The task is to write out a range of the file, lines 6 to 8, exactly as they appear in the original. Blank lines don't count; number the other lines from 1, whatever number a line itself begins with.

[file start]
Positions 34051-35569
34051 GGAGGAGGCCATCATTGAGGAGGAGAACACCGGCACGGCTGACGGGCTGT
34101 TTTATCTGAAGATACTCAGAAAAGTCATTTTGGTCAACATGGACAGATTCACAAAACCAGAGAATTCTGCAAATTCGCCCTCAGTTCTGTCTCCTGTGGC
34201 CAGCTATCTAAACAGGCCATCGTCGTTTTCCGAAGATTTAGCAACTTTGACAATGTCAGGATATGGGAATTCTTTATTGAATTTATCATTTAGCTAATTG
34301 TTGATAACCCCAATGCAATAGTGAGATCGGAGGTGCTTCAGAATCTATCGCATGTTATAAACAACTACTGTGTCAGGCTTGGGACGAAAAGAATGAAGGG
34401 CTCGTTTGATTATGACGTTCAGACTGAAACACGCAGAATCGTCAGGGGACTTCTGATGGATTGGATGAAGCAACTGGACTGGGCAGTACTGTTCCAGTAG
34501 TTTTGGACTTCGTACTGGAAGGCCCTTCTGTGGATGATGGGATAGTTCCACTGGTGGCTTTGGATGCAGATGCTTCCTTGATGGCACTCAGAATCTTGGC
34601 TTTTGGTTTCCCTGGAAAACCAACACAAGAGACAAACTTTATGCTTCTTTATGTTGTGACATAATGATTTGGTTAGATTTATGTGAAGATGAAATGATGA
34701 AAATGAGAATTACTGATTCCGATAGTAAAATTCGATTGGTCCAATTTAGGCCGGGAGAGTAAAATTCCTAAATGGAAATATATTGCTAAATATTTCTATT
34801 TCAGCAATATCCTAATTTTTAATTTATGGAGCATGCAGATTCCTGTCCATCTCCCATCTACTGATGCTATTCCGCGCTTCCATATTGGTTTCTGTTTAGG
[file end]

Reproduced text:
34401 CTCGTTTGATTATGACGTTCAGACTGAAACACGCAGAATCGTCAGGGGACTTCTGATGGATTGGATGAAGCAACTGGACTGGGCAGTACTGTTCCAGTAG
34501 TTTTGGACTTCGTACTGGAAGGCCCTTCTGTGGATGATGGGATAGTTCCACTGGTGGCTTTGGATGCAGATGCTTCCTTGATGGCACTCAGAATCTTGGC
34601 TTTTGGTTTCCCTGGAAAACCAACACAAGAGACAAACTTTATGCTTCTTTATGTTGTGACATAATGATTTGGTTAGATTTATGTGAAGATGAAATGATGA